SeaWorld Takes Solace in Fact That They Don’t Mistreat Dolphins as Bad as Stephen M. Ross

by Alex Poletti
Photo by Charles Trainor Jr./Miami Herald/Tribune News Service via Getty Images

Under fire for their cruel mistreatment of sea life, the popular Florida tourist attraction SeaWorld Orlando has taken solace in the fact that they don’t treat the dolphins as poorly as Miami football franchise owner Stephen M. Ross.

“We aren’t pretending to be good people in any sense of the word,” CEO of SeaWorld Entertainment Sergio Rivera says. “But you can’t say we torture our dolphins nearly as terribly as Ross tortures his. He dismantles his dolphins and ships them off to other cities for picks. We just hold ours captive and subjugate them to terrible living conditions.”

This year, the Miami Dolphins showed their ineptitude as a franchise in a variety of ways. Starting the season attempting to tank for the first overall pick (at the time universally considered to be Alabama quarterback Tua Tagovailoa), the Dolphins were utterly abysmal, losing seven straight. However, the team couldn’t even tank right, as they won two in a row against the Jets and Colts and were victorious in a week 17-stunner against the Patriots en route to a 5-11 season, potentially knocking them out of the top five in the draft order.

“At least we’ve consistently been assholes over the past couple of years,” Rivera continues. “We don’t try to fool anyone into thinking that we are better than we are. That’s the true cruelty of the Dolphins. Much more than the psychological damage and unnaturally violent behavior in our animals.”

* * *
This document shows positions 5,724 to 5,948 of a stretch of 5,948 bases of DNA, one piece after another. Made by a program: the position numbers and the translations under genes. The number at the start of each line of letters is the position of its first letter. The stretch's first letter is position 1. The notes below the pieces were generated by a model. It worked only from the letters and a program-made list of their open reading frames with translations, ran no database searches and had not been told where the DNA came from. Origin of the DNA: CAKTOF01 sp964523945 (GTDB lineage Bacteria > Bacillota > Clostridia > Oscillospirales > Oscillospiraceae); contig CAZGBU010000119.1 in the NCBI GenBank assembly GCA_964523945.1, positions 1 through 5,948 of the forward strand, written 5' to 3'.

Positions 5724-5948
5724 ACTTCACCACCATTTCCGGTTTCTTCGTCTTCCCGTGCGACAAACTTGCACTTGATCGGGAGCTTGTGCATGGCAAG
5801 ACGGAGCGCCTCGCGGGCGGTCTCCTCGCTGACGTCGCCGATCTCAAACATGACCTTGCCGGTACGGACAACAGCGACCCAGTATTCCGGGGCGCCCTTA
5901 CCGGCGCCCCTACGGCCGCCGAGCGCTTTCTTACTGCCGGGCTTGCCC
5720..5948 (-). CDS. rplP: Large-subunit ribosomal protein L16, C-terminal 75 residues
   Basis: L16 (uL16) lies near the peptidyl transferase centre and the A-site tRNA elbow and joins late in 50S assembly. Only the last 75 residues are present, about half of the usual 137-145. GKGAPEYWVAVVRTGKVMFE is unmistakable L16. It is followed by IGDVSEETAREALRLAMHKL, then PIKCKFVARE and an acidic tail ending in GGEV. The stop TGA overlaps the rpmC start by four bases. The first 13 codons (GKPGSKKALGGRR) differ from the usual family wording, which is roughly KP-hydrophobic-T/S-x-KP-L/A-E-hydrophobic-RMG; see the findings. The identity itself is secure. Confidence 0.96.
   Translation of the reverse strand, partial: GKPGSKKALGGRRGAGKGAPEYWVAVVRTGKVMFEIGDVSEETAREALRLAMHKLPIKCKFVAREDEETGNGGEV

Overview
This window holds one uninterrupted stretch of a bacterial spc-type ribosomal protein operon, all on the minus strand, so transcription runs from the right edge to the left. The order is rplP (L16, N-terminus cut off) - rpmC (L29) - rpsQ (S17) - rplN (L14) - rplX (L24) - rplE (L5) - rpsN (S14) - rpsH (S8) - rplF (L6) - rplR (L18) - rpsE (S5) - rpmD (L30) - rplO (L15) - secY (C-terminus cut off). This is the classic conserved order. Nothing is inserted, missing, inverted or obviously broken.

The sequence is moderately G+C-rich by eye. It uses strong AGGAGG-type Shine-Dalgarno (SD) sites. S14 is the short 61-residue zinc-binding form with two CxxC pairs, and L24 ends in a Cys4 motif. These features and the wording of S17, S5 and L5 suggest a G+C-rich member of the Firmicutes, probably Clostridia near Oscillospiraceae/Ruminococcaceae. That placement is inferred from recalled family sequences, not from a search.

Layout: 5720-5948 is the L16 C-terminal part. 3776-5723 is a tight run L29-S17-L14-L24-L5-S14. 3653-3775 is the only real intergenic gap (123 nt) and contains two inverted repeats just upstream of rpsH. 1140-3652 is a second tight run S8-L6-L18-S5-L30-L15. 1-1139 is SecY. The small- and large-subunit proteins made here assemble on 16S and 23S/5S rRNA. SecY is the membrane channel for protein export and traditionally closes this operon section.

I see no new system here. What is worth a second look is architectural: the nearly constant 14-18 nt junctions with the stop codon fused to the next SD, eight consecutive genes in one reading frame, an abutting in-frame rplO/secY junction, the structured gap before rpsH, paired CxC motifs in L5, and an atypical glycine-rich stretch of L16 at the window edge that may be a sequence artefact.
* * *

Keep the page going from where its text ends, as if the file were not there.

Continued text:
SeaWorld has been perennially under fire for the captivity of animals for talent since the 2013 CNN documentary “Blackfish” was released. For years after, it seemed that no one could match the pure evil of the corporation in terms of damage done to dolphins; luckily for them, Stephen M. Ross was just around the corner.

Perhaps Ross’s worst crime is assembling a team that doesn’t even look that bad most of the time. Apart from three early season blowouts, the Dolphins have held their own in most games this season. They even managed to squeeze out a win against a gerriatric Patriots team for their last game of the season. Still, they traded key contributors like tackle Laremy Tunsil and safety Minkah Fitzpatrick, who was a first round pick just two drafts ago.

“That’s just inhumane,” Rivera concludes. “They’re just hiding behind Ryan Fitzmagic and pretending the team has a pulse. That’s not our philosophy at all. If I owned the Dolphins, I’d do the humane thing and kill their mothers and sink their corpses to bury the evidence. Metaphorically, of course.”


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